There's nothing quite like a car chase is there? Some of film's most memorable scenes have been car chases: the exhilaration, excitement and smell of gasoline! If only there were scratch 'n' sniff cinemas...
Many car chases seen in movies today are enhanced through the use of computer generated imagery (CGI), though the classic car chases that stick in the memory were those that were authentically shot - gritty, not polished: exactly how a car chase should be.
A car chase gets the juices flowing and really leaves a lasting memory on the viewer. So much so that many film fanatics have left the cinema and gone straight out and bought themselves the latest Aston Martin (in their dreams), or more realistically at least a used Mini.
A personal favourite car chase of mine is the 1998 Robert De Niro film, Ronin, which featured a gargantuan car chase involving a Peogeot 406 being pursued by a BMW 535i through the streets of Nice. Watching them speed through tunnels dodging oncoming traffic left me holding onto the seat of my pants.
In terms of quantity Gone in 60 seconds - not the remake starring (sic) Vinny Jones, but the 1974 original - holds the record for the longest car chase ever seen on film, spanning 40 minutes and inducing 93 wreckages.
A more iconic film, Bullitt starring the late, great, Steve McQueen, sees McQueen as cop Frank Bullitt and features a fantastic scene where he races his Mustang against a Dodge Charger through the streets of San Francisco.
Of more recent films, The Bourne Supremacy came up trumps with a compelling chase through the cobbled streets of Moscow. And Quentin Tarrantino's Death Proof revolved entirely around Kurt Russell, brilliantly depicting a crazed stuntman turned killer who targets his prey, namely young women, with his 'Death Proof' stunt car - a 1970s Dodge Challenger. The chase scene featuring stuntwoman, Zoe Bell, clinging onto the hood of a car while 'Stuntman Mike' rams the car from all angles is as frightening as it was brilliantly shot.
And who can forget the Blues Brothers pile-up - dozens of Police cars on top of one another, with the Bluesmobile leaving them trailing in its wake.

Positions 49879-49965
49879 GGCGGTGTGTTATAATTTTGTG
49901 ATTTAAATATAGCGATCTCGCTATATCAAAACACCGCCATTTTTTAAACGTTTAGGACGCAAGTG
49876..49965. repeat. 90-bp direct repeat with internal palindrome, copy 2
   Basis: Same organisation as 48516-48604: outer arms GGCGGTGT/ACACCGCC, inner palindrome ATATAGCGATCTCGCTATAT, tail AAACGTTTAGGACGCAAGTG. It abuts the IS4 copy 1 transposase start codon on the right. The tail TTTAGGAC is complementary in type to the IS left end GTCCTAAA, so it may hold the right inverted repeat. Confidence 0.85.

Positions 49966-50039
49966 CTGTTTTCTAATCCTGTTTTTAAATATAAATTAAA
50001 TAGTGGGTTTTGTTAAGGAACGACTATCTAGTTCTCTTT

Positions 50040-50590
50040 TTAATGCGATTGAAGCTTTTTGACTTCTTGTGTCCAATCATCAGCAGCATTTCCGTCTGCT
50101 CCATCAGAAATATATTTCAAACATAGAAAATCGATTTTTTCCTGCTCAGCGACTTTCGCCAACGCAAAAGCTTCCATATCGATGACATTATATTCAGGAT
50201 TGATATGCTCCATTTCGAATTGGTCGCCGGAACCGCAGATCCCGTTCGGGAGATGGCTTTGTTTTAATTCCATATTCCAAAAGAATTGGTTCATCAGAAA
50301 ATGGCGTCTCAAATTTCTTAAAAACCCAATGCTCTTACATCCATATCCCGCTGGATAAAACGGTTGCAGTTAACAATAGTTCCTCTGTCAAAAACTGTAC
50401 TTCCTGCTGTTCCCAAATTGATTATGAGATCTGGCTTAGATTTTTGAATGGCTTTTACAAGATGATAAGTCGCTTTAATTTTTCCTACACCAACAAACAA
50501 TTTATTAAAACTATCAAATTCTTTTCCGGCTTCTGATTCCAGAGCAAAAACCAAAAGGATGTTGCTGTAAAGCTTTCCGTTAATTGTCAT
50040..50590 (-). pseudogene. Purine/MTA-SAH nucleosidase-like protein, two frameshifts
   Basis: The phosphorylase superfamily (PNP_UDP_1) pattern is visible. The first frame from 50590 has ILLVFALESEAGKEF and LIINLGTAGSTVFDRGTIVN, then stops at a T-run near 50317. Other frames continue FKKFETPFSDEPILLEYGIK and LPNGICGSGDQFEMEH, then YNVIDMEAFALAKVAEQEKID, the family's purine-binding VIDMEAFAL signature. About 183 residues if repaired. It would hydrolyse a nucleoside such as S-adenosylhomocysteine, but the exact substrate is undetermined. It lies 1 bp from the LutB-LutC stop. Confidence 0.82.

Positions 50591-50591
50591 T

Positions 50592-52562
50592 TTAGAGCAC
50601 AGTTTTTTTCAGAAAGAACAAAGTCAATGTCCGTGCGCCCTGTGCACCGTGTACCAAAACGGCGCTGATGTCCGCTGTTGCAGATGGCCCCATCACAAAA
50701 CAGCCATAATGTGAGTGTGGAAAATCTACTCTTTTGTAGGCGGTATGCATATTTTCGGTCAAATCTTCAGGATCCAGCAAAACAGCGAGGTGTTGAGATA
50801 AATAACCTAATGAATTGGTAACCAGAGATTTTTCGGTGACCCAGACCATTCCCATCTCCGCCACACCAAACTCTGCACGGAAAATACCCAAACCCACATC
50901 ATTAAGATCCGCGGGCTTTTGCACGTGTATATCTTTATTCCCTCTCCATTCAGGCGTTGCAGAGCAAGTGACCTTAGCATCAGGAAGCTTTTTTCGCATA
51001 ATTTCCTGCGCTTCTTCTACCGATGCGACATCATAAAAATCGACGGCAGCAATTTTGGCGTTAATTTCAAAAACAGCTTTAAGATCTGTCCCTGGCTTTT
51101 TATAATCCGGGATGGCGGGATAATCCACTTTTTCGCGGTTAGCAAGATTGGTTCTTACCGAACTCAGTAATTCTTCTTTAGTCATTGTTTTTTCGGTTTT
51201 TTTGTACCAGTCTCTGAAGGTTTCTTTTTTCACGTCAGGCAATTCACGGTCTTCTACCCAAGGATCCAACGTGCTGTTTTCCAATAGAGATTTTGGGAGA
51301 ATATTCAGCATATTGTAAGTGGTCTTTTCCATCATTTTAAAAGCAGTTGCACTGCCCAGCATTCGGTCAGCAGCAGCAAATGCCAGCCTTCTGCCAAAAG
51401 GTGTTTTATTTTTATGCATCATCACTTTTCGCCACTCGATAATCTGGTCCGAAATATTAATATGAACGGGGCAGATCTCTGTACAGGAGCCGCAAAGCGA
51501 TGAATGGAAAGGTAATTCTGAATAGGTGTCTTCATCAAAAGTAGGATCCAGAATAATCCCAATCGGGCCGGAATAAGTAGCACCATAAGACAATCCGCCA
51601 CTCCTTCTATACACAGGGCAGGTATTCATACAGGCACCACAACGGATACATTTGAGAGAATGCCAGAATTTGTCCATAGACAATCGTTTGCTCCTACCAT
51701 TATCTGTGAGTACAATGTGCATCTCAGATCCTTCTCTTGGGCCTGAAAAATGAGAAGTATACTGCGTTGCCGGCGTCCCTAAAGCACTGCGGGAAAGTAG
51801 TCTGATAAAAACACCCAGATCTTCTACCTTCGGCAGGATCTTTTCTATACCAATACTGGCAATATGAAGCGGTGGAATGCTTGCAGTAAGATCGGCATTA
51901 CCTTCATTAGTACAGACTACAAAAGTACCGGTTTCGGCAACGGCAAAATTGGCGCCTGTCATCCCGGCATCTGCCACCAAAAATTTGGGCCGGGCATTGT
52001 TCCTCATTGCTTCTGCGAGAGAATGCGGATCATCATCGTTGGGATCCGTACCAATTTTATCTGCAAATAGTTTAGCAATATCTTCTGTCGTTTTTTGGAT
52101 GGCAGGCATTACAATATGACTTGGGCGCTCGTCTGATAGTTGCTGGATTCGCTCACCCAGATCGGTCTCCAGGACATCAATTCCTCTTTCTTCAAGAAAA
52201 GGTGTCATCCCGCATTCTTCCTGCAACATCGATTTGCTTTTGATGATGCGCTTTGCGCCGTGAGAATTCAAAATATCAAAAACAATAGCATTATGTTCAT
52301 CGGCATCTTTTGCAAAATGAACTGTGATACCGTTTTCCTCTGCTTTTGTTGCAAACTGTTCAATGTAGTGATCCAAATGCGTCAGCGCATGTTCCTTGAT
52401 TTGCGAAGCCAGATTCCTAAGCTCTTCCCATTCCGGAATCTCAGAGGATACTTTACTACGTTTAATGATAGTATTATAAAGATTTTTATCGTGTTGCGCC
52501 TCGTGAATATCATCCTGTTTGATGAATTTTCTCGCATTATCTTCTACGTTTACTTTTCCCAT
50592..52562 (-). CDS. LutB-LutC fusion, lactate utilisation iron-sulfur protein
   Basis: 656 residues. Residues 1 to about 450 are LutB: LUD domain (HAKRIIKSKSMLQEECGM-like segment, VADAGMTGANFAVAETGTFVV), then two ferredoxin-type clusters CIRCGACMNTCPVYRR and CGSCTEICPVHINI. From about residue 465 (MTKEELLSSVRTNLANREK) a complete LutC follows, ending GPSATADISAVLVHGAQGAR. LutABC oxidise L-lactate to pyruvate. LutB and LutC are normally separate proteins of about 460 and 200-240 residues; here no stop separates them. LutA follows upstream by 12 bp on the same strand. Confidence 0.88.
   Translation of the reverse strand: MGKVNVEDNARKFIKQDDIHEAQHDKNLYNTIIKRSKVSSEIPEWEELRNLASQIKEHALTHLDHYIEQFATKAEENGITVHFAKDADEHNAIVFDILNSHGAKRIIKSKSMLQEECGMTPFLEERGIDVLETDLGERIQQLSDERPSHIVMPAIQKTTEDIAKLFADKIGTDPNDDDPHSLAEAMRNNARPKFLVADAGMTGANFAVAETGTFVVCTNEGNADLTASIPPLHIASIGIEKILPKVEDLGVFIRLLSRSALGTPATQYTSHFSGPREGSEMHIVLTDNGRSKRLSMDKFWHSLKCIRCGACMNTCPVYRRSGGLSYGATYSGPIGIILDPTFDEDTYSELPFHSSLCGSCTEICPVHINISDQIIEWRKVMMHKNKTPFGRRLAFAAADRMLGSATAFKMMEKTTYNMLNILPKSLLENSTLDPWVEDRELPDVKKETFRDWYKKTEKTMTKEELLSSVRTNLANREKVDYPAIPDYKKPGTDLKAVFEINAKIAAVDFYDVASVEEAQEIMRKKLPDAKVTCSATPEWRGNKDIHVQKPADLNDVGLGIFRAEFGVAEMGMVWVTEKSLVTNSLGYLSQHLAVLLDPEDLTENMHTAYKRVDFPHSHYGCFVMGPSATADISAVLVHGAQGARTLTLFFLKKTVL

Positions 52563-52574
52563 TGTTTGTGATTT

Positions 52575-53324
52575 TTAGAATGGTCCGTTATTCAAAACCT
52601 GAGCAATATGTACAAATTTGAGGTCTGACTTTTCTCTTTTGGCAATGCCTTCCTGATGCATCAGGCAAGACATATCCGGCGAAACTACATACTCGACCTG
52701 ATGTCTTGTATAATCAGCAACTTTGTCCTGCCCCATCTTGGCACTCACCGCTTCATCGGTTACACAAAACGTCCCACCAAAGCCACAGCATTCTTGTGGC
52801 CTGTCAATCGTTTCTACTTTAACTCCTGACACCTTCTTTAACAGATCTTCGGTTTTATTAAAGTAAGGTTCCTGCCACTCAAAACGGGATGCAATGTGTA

But the most iconic car chase in cinema history has to be from the Italian Job. The Mini - a British classic - times three, racing stripes and all, speeding through Turin, carrying Gold bricks from the scene of a wonderfully planned heist.
This was Michael Caine, at his best, as Charlie Croker a criminal mastermind who orchestrates the 'job' by jamming the Turin mid-day traffic and coming up with the best way to weave away from such a gridlock - using three Mini Coopers.
The Italian Job was a huge hit at cinemas throughout Europe and across the Atlantic. Mini experienced a vast increase in sales, and used Minis began to depreciate less and less due to their popularity, especially the Mini Cooper.
In 2003 the Italian Job was remade, largely in part because of the reinvention of the Mini by BMW. The remake starring Mark Wahlberg, Jason Statham and Ed Noton followed a similar plot, but with the main car chase set in Los Angeles, using three Mini Cooper S's roaring through the city, including through the Metro.
Again, Mini sales, and used Mini sales, increased with many experts suggesting that the success of the Italian Job being a fundamental reason as to the continued popularity of the Mini. And it makes sense really - I defy you to watch either of the Italian Jobs without wanting to get behind the wheel of a Mini.
We can all dream of an Aston Martin, but the more viable option can sometimes be just as fun. After all, there's a Charlie Croker in all of us - not in terms of his criminal mind, but in terms of his zest for speed and excitement. And who hasn't dreamt of doing an Italian Job when stuck in traffic on the way to work on a Monday morning?